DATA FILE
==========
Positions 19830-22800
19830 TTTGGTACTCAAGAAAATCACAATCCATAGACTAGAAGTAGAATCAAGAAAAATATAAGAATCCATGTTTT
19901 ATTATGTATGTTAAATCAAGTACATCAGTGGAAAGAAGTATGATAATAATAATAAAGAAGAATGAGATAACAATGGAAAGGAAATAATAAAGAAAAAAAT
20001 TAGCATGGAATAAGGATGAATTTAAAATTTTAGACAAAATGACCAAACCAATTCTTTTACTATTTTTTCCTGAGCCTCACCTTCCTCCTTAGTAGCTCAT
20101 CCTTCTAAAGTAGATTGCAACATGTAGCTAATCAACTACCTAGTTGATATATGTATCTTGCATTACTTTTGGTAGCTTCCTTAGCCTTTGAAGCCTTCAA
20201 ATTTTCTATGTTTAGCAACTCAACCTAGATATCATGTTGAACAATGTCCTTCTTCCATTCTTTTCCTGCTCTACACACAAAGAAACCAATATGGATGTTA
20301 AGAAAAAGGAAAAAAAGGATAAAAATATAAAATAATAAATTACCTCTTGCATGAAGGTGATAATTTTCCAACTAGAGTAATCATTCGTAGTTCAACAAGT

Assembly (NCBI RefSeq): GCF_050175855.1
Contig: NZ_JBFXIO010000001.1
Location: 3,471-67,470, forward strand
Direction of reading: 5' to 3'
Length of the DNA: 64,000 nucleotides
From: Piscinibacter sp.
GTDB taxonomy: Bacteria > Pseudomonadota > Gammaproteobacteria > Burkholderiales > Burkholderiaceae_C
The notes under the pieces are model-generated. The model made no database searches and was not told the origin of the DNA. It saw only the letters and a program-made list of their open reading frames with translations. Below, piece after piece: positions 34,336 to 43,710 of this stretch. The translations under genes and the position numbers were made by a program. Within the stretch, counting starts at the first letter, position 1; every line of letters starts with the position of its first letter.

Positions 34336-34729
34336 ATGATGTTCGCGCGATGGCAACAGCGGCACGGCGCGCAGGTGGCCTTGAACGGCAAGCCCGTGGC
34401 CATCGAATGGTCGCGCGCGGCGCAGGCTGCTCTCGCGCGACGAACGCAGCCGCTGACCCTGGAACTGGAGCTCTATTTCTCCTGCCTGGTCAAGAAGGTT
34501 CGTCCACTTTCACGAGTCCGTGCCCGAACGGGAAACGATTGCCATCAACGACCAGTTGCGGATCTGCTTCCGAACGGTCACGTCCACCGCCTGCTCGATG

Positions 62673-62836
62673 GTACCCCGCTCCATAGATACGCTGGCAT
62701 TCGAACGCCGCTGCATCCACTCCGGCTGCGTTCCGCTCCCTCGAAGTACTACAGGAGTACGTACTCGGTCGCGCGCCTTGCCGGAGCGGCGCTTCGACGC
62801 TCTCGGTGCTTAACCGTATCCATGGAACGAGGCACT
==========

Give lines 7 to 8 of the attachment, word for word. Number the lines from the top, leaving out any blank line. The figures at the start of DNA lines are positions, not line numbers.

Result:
20301 AGAAAAAGGAAAAAAAGGATAAAAATATAAAATAATAAATTACCTCTTGCATGAAGGTGATAATTTTCCAACTAGAGTAATCATTCGTAGTTCAACAAGT

Assembly (NCBI RefSeq): GCF_050175855.1